Friday, 2 May 2014

Polytunnel intruders

More on this character later.
 
This tale starts off with some very frustrating news, but don't worry, it gets cheerier.
 
The polytunnel has proved invaluable for starting off my flowers and vegetable plants, as well as growing early crops of carrots, lettuces, radishes, turnips and beetroot. We had a bit of trouble with voles, but the traps seem to have worked and I rarely catch one now. The mole (I'm sure there's more than one in reality) occasionally upsets the soil on its underground wanderings too.

But this week we had some much less welcome intruders. For when Sue got up she noticed that one of the refuse sacks had mysteriously moved overnight. Then some temporary fencing displaced, then the polytunnel door open. I quickly checked and there was no obvious damage. My garden tools were still there and nothing seemed to be missing. Well, that was a relief, but still slightly unnerving. I decided that the tools, though they are not particularly valuable, would need to be moved to a locked area. A pain, since every time I want to use them I'll have to make a journey.
However, when I went to investigate the intruder's obvious escape route, I noticed a glass jar in the long grass and realised that this used to have herb cuttings in which I was trying to make root. I went back to the polytunnel and, sure enough, my tray of jars had gone. What a strange thing to bother to take! The only annoying bit was that five lemon grass stalks which had nicely taken root would need to be started again. It had taken me about two months to get those inch long roots and I had considered potting them up just a few days previous.
I then did a thorough check of my seedling trays and realised that one had gone, the one with home-made paper pots containing about thirty young dwarf bean plants. Again, what a strange thing to take!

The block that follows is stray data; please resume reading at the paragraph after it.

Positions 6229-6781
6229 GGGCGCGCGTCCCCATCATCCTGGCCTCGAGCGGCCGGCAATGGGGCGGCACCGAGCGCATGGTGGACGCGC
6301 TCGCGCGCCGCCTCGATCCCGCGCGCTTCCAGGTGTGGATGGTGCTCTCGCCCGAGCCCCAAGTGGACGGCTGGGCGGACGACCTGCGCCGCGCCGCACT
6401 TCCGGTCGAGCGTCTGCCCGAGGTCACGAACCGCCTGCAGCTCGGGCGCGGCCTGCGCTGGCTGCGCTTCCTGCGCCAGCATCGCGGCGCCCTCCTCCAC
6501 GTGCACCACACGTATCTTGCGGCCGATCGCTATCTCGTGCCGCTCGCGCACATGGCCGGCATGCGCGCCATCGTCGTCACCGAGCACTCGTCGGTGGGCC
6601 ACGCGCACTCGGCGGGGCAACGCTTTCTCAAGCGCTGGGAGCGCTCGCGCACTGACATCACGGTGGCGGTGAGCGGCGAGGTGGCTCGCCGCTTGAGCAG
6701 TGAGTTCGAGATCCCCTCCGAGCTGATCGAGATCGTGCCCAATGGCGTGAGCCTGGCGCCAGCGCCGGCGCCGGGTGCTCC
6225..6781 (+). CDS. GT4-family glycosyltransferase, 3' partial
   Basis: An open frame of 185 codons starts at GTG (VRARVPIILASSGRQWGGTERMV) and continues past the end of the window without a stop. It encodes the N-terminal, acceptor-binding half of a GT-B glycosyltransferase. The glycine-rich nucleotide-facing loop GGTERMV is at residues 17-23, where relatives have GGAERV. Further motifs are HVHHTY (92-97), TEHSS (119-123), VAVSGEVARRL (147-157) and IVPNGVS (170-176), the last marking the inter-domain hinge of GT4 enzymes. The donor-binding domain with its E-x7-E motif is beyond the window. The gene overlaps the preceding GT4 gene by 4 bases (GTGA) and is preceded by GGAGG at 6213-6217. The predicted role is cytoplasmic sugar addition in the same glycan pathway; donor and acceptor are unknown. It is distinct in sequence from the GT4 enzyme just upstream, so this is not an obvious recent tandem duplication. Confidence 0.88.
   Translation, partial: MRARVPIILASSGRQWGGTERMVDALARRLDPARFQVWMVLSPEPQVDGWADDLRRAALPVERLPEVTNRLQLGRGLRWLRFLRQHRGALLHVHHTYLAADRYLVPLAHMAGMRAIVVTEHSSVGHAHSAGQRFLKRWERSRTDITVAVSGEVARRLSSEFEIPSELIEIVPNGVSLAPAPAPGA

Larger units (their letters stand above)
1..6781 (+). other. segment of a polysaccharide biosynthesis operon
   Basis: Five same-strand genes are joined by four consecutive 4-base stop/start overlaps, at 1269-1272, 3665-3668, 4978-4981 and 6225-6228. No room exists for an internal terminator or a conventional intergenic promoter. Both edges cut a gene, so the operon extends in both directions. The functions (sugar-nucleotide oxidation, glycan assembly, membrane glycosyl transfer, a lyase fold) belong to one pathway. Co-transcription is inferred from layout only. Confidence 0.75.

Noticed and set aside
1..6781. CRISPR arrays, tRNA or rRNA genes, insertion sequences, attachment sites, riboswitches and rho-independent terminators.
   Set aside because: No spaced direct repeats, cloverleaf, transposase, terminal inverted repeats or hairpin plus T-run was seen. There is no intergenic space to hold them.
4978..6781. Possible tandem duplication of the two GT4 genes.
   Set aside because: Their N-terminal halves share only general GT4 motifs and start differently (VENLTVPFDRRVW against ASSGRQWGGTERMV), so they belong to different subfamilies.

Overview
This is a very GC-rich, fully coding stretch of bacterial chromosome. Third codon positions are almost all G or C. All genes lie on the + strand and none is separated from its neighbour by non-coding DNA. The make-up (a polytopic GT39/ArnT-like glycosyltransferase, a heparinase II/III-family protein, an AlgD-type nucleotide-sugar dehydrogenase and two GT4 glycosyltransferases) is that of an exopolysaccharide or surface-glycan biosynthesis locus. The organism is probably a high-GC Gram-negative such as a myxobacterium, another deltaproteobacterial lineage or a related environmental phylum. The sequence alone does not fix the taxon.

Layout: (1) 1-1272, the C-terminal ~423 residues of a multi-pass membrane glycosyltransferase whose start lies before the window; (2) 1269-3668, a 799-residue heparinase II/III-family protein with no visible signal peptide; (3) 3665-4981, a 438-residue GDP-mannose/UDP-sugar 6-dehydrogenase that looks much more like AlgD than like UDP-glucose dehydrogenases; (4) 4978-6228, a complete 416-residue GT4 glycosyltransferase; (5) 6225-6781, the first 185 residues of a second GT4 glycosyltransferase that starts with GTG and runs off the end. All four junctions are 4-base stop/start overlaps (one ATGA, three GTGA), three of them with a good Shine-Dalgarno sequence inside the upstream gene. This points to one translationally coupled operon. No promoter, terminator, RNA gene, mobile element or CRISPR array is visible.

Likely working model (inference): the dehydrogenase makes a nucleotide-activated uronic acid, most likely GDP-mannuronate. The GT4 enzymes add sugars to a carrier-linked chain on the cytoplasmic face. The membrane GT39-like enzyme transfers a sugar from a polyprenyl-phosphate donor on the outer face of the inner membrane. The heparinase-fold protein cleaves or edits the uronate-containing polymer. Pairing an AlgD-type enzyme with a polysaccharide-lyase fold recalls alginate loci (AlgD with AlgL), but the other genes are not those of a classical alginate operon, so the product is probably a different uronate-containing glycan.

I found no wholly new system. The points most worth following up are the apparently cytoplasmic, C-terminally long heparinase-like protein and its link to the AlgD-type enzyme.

I hastily sured up our defences with whatever was available, mainly a large pile of brushwood which would make a very good obstruction at the entry point they'd used. But in the next few days I will work on adding to this. Needless to say, everything is now safely under lock and key. It's a shame we have to live like that.
And that was that... until yesterday when I noticed that the lemon plant had also gone. This was the most annoying thing to have been taken as it is less easy to replace.
So if anybody happens to notice a lemon tree, some lemon grass and some dwarf bean seedlings for sale in the next few days, please do apprehend the vendor!

So now onto some more welcome intruders. That character at the top of this post is a honeybee-lookalike hoverfly. Eristalis pertinax to be more precise. Or Tapered Drone Fly to give it a common name. Any hoverfly is most welcome in the polytunnel as it forms part of the army I employ to fight off the more harmful bugs. Here's some more piccies of it.

Easily mistaken for a honey bee
 
Here are a couple more members of my defensive army. These intruders are more than welcome to visit or even to set up residence.








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